The American version of the Russian Formalists— the New Critics, who reigned from the early 1920s through the 1960s— emphasized close reading, unity, intrinsic criticism, explication, analytical criticism, impersonality, organicism, and irony. Two of the school’s key proponents, William K. Wimsatt and Monroe Beardsley, warned us not to fall prey to the intentional fallacy. Also associated with this school were F.R. Leavis (his followers are called Leavisites), Cleanth Brooks, and I.A. Richards.

Brooks is remembered for his work The Well-Wrought Urn, in which he explains the importance of paradox.

I.A. Richards is remembered for, among things, his advocacy of practical criticism, and for his division of the metaphor into two parts: tenor (eg, world) and vehicle (eg, stage).

We should also keep in mind that it was proto-New Critic Irving Babbitt who revived the liberal humanist tradition of Matthew Arnold, sparking the movement that came to be known was as New Humanism. The works of Lionel Trilling and F.R. Leavis can be seen as extensions of this earlier movement.

As mentioned, Aristotle was a sort of proto-Formalist. His division of the elements of tragedy into mythos (plot), peripateia (reversal), anagnorisis (recognition), hamartia (tragic flaw), catharsis (purification), mimesis (imitation), and subplot served as a sort of rulebook for dramatists during the Renaissance and Enlightenment. However, in the 19th century the Romantics began to question some of his assumptions, and by the 20th century many modernist writers came to reject two of Aristotle’s key concepts, plot and mimesis. Formed in the mid-1930s, the Chicago School of Critics sought to revive Aristotle’s reputation and re-implement his theories.

The most prominent critics of the Chicago school were Ronald Crane and Wayne Booth. In his The Rhetoric of Fiction, Booth develops some of his key concepts regarding rhetorical criticism, including his notions of pluralism and the unreliable and naïve narrators.

Finally, I should point out that, unlike their Russian counterparts, the American Formalists (i.e., New Critics, Chicago School critics) emphasized pragmatic and practical criticism over theoretical criticism.

Cluster 3: Structuralism and Semiotics

Now on to Structuralism, which began with the work of Swiss linguist Ferdinand de Saussure. A member of the Geneva School of Structural Linguistics, Saussure’s ideas about signified and signifier, referrer and referent, langue (linguistic system) and parole (verbal utterance), and diachronic and synchronic relations revolutionized the way we view language. It might even be said that all subsequent developments have been but extensions of his theories.

One American semiotician particularly under the influence of Saussure was Charles Peirce, who developed his own theories about the index, icon and symbol.

Founded in 1929 and disbanded in 1938, the Prague linguistic circle included Russian émigrés Roman Jakobson, Nikolai Trubetzkoy, as well as Czech literary scholars Rene Wellek and Jan Mukarovsky.

For now, you’ll want to focus on Jakobson’s key ideas about poetic function, metaphor and metonymy (aka, synecdoche; metaphor being typical of romantic and symbolist writers, metonymy of realist writers), and contiguity.

Finally, there’s French critic Roland Barthes, who’s a little harder to pin down. Some say he’s more post-structuralist than structuralist, others say he’s equally both. I’ll put him right here on the border: at the end of the structuralist cluster and the beginning of the post-structuralists (continued in my next post). For now, Mother, you’ll want to familiarize yourself with his work, S/Z, as well as with some of his more important terms such as doxa, demythologizing, death of author, play, text, ecriture, readerly text vs. writerly text, closure (closed text vs. open text), writing degree zero (or, zero degree of writing), narratology, ecrivant, and lexia (i.e., arbitrary excerpts).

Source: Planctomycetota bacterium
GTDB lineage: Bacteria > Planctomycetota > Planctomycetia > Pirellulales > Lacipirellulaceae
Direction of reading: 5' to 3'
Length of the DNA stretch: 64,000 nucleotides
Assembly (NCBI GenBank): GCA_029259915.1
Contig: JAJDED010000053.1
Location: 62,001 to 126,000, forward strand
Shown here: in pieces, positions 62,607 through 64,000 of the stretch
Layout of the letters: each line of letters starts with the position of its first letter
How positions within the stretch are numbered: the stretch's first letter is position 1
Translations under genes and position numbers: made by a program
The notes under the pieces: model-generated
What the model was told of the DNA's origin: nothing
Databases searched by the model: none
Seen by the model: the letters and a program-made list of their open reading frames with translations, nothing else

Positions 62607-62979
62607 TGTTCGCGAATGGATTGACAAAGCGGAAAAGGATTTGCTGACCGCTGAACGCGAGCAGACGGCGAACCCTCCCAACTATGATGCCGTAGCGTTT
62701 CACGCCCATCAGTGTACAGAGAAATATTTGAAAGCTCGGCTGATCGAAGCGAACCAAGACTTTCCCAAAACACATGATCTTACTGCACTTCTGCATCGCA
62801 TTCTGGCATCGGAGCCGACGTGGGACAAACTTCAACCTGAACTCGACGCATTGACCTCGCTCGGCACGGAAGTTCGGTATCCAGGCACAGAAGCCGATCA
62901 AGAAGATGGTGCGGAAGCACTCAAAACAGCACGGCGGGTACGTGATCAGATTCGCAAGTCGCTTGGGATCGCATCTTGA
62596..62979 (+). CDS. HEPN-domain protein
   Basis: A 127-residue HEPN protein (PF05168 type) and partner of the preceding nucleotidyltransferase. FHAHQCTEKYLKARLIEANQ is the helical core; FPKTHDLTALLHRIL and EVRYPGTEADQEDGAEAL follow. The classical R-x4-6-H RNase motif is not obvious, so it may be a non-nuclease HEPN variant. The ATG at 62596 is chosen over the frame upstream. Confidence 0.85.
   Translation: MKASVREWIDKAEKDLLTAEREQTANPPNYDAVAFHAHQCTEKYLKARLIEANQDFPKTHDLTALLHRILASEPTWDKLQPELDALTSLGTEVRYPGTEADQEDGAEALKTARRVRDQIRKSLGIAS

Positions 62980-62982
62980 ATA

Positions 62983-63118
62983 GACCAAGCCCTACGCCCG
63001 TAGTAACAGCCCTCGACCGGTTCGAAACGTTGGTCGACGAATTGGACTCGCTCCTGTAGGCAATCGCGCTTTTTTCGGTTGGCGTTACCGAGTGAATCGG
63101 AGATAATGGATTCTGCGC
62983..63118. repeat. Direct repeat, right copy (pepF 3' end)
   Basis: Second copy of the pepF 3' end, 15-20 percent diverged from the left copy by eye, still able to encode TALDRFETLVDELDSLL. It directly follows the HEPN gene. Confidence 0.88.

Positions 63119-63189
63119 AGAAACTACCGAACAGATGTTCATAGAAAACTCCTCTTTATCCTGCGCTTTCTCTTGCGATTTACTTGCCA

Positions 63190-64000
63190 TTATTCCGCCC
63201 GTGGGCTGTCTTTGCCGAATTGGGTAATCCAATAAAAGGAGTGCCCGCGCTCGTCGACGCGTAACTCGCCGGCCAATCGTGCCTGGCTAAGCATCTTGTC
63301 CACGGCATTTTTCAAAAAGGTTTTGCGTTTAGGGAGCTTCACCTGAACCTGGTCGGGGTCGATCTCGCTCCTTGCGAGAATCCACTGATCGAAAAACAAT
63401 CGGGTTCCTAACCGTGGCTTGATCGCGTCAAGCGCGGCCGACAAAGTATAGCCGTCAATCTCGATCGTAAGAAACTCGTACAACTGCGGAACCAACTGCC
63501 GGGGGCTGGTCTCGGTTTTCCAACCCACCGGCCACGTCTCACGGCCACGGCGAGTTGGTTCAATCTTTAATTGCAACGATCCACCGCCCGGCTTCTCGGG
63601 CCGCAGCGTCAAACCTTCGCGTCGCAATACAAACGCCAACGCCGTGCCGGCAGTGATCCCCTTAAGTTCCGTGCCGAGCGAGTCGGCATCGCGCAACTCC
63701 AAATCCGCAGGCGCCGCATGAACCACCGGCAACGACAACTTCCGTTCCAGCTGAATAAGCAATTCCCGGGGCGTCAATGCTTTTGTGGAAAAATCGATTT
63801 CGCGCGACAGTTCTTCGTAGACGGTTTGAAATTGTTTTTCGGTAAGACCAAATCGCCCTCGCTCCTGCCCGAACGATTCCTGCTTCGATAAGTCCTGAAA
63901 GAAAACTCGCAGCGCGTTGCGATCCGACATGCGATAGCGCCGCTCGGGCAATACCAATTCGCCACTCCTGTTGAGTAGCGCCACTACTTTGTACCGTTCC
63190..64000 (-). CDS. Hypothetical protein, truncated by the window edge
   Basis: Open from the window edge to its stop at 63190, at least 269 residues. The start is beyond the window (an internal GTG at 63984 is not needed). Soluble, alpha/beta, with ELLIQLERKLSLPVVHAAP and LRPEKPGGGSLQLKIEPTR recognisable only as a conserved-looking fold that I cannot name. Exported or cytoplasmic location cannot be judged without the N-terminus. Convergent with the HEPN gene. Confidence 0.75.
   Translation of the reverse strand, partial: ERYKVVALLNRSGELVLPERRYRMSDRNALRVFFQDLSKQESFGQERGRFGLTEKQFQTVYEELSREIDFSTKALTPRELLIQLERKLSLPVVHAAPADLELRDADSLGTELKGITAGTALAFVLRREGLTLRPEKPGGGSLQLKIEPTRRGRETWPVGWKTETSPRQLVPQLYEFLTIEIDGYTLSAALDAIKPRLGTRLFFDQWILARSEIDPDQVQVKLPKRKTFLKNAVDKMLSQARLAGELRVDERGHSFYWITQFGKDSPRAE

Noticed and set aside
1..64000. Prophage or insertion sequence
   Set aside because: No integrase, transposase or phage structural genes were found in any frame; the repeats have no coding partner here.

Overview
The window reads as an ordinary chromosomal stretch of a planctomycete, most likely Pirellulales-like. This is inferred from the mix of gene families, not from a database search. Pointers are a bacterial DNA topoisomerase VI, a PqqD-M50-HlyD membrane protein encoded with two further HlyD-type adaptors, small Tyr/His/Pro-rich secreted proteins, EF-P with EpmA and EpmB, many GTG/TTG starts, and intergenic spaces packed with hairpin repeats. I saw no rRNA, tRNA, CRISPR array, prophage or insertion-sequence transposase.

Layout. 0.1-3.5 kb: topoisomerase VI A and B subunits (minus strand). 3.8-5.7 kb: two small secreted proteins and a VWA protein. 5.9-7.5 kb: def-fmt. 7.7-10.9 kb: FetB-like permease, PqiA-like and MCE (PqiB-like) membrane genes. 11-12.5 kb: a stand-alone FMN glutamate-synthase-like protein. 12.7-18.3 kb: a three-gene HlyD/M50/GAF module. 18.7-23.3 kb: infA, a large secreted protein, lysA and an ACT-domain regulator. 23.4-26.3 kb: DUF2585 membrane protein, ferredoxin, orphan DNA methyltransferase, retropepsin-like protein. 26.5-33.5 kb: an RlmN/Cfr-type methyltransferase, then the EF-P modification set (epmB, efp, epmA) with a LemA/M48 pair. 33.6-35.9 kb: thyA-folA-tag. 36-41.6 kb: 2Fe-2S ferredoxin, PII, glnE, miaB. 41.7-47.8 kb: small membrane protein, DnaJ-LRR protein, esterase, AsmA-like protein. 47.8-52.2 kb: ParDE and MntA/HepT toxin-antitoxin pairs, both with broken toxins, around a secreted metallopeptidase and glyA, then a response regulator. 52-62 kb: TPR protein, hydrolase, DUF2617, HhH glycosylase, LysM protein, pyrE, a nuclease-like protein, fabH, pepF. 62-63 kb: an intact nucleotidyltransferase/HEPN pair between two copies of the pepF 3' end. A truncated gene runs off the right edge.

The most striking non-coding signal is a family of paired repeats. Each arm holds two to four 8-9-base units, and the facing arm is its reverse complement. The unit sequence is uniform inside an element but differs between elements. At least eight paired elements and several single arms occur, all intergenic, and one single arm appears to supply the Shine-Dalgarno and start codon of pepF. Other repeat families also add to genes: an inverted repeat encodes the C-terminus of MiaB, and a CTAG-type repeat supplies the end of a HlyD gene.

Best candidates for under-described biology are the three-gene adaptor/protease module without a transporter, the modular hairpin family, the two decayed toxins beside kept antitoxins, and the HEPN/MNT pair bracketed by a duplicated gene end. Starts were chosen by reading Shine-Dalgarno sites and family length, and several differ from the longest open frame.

In the next post, Mother, we’ll continue with Clusters 4, 5, and 6.

Your dutiful son,
Ryan

8 comments:

Anonymous said...

Worst birthday present ever.
-Ian Holgarth

Anonymous said...

Dude, you gotta get a new narrative format. I'm getting sick of reading this letter to mother shit.

-Sally Suzuki

Anonymous said...

I hate your blog. I hate it but I love it.

-Candy Scroggins

Anonymous said...

Dear Son,
The comments posted are too funny, of course if Sally knew me she would feel differently. I think it's the best bday gift ever!!

How about-letter to Aki, Magic or Grandpa Cigar? What do you think?

Your biggest fan-mother

Bethany Doublename said...

I wish I was your mom.
Please write post modern theory to me and just pretend I was your mom, just once.

love,
Mom (Bethany)

Mother said...

I suggest you read Theory of the Novel: A Historical Approach, edited by Michael McKeon, if you haven't already. It includes essays/excerpts from the following authors:

1.Northrop Frye
2.E.D. Hirsch
3.Claudio Guillen
4.Jonathan Culler
5.Marthe Robert
6.Walter Benjamin
7.Claude Levi-Strauss
8.Sigmund Freud
9. Marthe Robert
10. Georg Lukacs
11.Jose Ortega y Gasset
12.Mikhail M. Bakhtin
13.Ian Watt
14.Michael McKeon
15.Fredric Jameson
16. Benedict Anderson
17.Nancy Armstrong
18.Gillian Brown
19.Dorrit Cohn
20. Ann Banfield
21. Amelie Oksenberg Rorty
22. Franco Moretti
23. Clifford Siskin
24. Rosalind Coward and John Ellis
25. George Levine
26. Michael Davitt Bell
27. Henry James
28. Keith Cohen
29. Andre Bazin
30. Virginia Woolf
31. Joseph Frank
32. Alain Robbe-Grillet
33. Linda Hutcheon
34. Doris Sommer and George Yudice
35. Kwame Anthony Appiah
36. Kumkum Sangari

Mother said...

Note: Regarding the above list, the three "grand theorists" are

10. Georg Lukacs
11.Jose Ortega y Gasset
12.Mikhail M. Bakhtin.

All the others are but footnotes to these three.

leoboiko said...

Ok, so far my course has been mainly inside clusters 1 and 2, with the “intro to linguistics” section covering part of 3 (up to Jakobson). I wonder if it’ll eventually touch most of the list or not. I’ve seen mention of 9, but don’t recall much by way of 6 or 7, and 4/8 seem to be particularly hated by everyone.